A: Maybe yes and maybe no… The requirement for a lower bottom rod is dependent on the door assembly manufacturer’s UL listing when they had the door tested. It is not a NFPA standard that all doors have to have a lower bottom rod, but rather it is driven by the manufacturer’s hardware listing from UL.

I have not seen the door assembly but your consultant has. If there is evidence that the lower bottom rod on the fire-rated door assembly was originally installed and now it has been removed, then yes you need to re-install it and have a top and bottom latching connection. This is not uncommon after a few years when the lower bottom rod becomes damaged, and the hospital maintenance just removes it since it latches at the top. If that is the situation for you, then that would be a non-compliant situation.

In some cases, the door manufacturer provides a ‘Fire Pin’ in lieu of the lower bottom rod, which is spring-activated to shoot a pin horizontally from one leaf to the other to hold the door closed during a fire. These ‘Fire Pins’ do not operate until the temperature at the floor reaches 450°F or thereabouts, so there is no chance of the pin activating prior to anyone wanting to use the doors.

Then I’ve been told there are a few door manufacturer’s that have passed the UL testing whereby they are only required to have a latching device at the top of the door, and not at the bottom of the door. I’ve never seen one, but I’ve been told they are out there.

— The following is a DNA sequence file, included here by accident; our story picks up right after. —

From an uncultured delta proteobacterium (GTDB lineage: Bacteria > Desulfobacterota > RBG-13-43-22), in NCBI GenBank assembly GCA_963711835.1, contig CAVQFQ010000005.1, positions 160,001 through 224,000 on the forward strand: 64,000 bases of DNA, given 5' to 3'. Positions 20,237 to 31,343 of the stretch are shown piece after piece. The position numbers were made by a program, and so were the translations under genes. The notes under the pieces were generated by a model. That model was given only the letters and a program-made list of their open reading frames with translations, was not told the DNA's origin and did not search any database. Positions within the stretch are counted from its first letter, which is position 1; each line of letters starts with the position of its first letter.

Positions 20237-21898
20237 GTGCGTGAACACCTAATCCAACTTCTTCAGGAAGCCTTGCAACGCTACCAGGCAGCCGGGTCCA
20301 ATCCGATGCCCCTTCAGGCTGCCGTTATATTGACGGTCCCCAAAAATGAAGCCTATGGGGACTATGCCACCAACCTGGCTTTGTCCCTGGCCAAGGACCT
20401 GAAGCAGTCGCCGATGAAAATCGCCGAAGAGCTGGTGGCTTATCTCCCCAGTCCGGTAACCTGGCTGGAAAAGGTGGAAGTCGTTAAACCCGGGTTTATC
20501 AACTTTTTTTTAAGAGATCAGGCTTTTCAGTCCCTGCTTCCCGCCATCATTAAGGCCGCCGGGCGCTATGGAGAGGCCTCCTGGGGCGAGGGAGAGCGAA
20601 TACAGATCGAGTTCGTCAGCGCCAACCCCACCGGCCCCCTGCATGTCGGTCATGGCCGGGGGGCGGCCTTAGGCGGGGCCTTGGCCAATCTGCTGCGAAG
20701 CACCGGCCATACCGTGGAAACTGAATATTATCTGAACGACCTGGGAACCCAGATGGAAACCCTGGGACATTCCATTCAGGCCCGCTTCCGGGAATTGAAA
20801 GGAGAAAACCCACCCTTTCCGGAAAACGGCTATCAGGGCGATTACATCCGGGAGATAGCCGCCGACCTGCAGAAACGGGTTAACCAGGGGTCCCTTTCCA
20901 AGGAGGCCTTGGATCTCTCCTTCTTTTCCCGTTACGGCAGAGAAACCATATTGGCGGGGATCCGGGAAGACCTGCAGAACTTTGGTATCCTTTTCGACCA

I suggest you contact the distributer of the door in question and ask them what hardware is required in order to maintain the fire-rating from UL. Then maintain that documentation for future reference during a survey.

Corridor Doors Have to Be Fire-Rated?

Q: We have an engineer who is telling us that the 2012 Life Safety Code requires our corridor doors to be fire-rated. He is referencing Table 8.3.4.2 which says exit-access corridor walls that are either 1-hour rated or ½-hour rated require a 20-minute fire-rate door. He says the healthcare occupancy chapter sections 19.3.6.2.4 and 19.3.6.3.2 support this as well. Is this true?

A: Well… it appears your engineer is reading the Life Safety Code wrong. When you want to learn what the Life Safety Code requires pertaining to any subject, you start with the occupancy chapter first, not the core chapters (chapters 1 – 11). Section 19.3.6.3.2 of the 2012 LSC says corridor walls in healthcare occupancies are ½-hour fire-rated and extend from the floor to the deck above. However, in smoke compartments that are protected throughout with approved sprinklers, the corridor walls are permitted to be non-fire-rated, but only resist the passage of smoke and extend from the floor to the ceiling provided the ceiling also resists the passage of smoke.

And according to section 19.3.6.3, doors in corridor walls in healthcare occupancies are only required to resist the passage of smoke, be 1¾-inches thick, solid bonded, wood core, or made of materials that resists fire for a minimum of 20 minutes. This does not mean the door has to be 20-minute rated… just constructed to resist fire for a minimum of 20-minutes.

According to section 4.4.2.3, whenever there is a conflict between the occupancy chapters and the core chapters, the information in the occupancy chapter governs. The information your engineer saw in Table 8.3.4.2 is general information and applies to all occupancies. However, the existing healthcare occupancy chapter differs with information in Table 8.3.4.2, which means the information in the occupancy chapter governs.